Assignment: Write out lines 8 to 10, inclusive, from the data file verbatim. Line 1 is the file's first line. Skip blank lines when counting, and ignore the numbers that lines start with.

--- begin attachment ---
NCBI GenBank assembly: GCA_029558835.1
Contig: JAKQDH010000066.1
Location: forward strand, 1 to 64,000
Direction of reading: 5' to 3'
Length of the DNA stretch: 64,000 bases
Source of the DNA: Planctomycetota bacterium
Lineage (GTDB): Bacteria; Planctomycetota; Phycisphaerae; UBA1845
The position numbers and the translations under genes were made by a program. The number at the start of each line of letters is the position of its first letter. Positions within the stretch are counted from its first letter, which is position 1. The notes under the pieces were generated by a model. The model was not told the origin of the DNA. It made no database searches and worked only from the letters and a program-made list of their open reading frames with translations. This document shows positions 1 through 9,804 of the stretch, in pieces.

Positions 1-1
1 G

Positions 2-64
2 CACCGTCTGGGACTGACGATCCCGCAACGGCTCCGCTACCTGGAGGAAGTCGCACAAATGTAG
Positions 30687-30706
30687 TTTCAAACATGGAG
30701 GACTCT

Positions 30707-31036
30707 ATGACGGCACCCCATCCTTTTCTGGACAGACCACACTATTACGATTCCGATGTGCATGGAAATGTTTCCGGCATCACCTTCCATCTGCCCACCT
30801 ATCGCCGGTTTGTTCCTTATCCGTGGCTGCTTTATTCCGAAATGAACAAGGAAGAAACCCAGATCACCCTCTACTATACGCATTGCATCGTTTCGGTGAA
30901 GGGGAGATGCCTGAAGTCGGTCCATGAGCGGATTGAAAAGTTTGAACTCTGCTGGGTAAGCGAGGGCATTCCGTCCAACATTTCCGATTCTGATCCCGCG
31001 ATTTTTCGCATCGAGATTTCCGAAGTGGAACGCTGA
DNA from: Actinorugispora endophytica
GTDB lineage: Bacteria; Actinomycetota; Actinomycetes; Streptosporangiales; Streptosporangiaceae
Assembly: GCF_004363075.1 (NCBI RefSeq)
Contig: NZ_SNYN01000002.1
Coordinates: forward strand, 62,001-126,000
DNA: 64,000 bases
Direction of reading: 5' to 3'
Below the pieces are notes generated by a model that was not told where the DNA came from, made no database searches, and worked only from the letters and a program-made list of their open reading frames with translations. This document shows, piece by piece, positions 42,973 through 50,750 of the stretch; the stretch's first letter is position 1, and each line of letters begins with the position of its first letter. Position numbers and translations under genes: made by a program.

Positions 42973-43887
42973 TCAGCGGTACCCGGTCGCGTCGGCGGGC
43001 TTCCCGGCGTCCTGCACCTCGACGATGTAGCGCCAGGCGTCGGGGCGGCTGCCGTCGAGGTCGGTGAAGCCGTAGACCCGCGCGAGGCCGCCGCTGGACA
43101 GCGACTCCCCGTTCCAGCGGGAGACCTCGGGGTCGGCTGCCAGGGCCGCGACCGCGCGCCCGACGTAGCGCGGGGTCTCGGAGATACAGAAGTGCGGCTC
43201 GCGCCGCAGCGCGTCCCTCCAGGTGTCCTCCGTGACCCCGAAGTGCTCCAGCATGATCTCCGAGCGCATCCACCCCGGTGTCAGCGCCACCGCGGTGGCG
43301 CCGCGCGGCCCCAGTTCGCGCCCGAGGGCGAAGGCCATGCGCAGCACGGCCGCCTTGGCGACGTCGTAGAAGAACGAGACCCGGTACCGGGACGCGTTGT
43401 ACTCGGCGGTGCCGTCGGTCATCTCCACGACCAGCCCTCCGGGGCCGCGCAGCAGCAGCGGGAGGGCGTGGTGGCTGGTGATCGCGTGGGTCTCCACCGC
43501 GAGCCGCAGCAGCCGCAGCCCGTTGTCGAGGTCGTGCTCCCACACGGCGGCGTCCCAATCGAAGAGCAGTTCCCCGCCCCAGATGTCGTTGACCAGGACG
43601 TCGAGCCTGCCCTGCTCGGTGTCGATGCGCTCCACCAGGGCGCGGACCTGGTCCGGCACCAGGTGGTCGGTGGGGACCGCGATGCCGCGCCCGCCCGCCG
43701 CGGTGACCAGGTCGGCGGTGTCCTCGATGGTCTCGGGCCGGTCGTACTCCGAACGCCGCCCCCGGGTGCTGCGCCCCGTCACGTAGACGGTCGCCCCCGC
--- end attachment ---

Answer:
The position numbers and the translations under genes were made by a program. The number at the start of each line of letters is the position of its first letter. Positions within the stretch are counted from its first letter, which is position 1. The notes under the pieces were generated by a model. The model was not told the origin of the DNA. It made no database searches and worked only from the letters and a program-made list of their open reading frames with translations. This document shows positions 1 through 9,804 of the stretch, in pieces.

Positions 1-1
1 G